calculator, chart, and pencil

This the third and final post in the current series about the most frequently observed factors in the business failures of law firms. The previous two articles on this subject described the failure to observe and anticipate and the failure to invest as two weaknesses that, if one probes deeply enough, can be found in most law firm failures. They also describe important risk management tactics that can improve the odds of long-term success.

The third frequent factor in law firm failures is the partners' lack of an understanding of profitability -- how their firm makes money or, as is often the case, doesn't.

Most law firm partners have at least two points of reference for profitability:

  • at least a simple academic concept of profitability; and
  • at the other end of the spectrum, a practical application of profitability as it produces (or fails to produce) year-end profit distributions.

It is the part in between -- what happens between the consideration of the concept and the delivery of year-end cash -- that many law firms and law firm partners don't understand.

This is why many initiatives to improve profitability in law firms produce disappointing results, short-term at best, rather than sound, flexible foundations for sustainable profitability for the long term.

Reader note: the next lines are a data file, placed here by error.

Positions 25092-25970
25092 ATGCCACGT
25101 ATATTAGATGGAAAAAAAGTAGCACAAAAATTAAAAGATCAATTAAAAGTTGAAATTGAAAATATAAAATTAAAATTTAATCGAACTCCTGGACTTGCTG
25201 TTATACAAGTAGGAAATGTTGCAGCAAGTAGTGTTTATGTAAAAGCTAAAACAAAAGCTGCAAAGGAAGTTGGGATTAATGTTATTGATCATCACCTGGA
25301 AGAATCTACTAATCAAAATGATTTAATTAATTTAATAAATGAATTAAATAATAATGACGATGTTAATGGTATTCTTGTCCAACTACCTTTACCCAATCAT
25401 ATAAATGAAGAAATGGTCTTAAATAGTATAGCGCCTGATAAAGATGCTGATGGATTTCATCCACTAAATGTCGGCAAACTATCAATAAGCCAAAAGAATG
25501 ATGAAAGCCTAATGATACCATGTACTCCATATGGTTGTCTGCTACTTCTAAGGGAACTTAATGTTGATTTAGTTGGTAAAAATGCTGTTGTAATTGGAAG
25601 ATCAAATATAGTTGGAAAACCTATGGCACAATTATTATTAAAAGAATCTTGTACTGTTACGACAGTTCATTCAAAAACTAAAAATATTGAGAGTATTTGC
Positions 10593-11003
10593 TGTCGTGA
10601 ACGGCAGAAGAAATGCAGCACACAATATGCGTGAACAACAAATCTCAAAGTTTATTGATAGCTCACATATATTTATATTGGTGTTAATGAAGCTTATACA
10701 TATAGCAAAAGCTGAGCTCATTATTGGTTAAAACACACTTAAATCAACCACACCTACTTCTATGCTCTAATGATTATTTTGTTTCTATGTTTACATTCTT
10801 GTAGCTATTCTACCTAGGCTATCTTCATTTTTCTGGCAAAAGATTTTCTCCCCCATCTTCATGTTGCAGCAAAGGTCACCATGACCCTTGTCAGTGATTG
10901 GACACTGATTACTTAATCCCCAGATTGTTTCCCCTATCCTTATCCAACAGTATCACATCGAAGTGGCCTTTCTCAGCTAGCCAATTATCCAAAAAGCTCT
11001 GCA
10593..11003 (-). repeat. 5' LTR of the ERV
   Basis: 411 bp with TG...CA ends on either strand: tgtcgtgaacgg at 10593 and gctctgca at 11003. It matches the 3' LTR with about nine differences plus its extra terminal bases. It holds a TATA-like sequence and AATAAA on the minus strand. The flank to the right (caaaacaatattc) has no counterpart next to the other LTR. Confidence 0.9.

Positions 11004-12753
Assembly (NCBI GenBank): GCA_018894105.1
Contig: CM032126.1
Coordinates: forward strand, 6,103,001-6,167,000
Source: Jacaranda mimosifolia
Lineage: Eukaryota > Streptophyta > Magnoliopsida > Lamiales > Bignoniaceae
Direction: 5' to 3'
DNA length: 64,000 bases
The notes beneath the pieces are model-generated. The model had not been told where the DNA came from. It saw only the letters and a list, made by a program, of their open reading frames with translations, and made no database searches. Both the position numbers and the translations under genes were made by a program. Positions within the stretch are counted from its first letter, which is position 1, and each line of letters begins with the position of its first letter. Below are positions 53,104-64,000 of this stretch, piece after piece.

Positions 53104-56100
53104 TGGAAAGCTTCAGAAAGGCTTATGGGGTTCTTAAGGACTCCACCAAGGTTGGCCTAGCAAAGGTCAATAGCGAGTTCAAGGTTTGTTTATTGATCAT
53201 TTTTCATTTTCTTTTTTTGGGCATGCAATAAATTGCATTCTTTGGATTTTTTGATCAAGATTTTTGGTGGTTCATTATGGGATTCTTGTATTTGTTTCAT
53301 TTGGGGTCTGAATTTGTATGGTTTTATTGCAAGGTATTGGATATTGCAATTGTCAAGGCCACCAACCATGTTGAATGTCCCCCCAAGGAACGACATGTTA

For example, can your partners answer questions like these?

  • Who are your most profitable clients?  Which ones are least profitable or actually lose money for your firm?
  • What practice areas and services are most profitable?  Which ones offer the best long-term growth potential?
  • Which partners have the most profitable books of business?  Why are they profitable?
  • What specific factors explain any unsatisfactory realization rates?
  • What are the causes of fee write-offs?
  • What factors explain any major variation in realization rates over time?
  • What is the relationship between quality assurance and partner productivity in your firm?

And finally, one of the most important questions is: How do you know that your answers to the above questions are accurate and reliable?

Discussing these questions, perhaps over a series of partner meetings, is one of the best investments of partner time that you can make. Some firms find it useful to get outside help, such as through the Walker Clark Profitability Self-Diagnostic.The important thing, however, is to ask the questions and to demand well-informed answers.

And do it now, as part of your planning process, rather than as part of a post mortem.

Norman Clark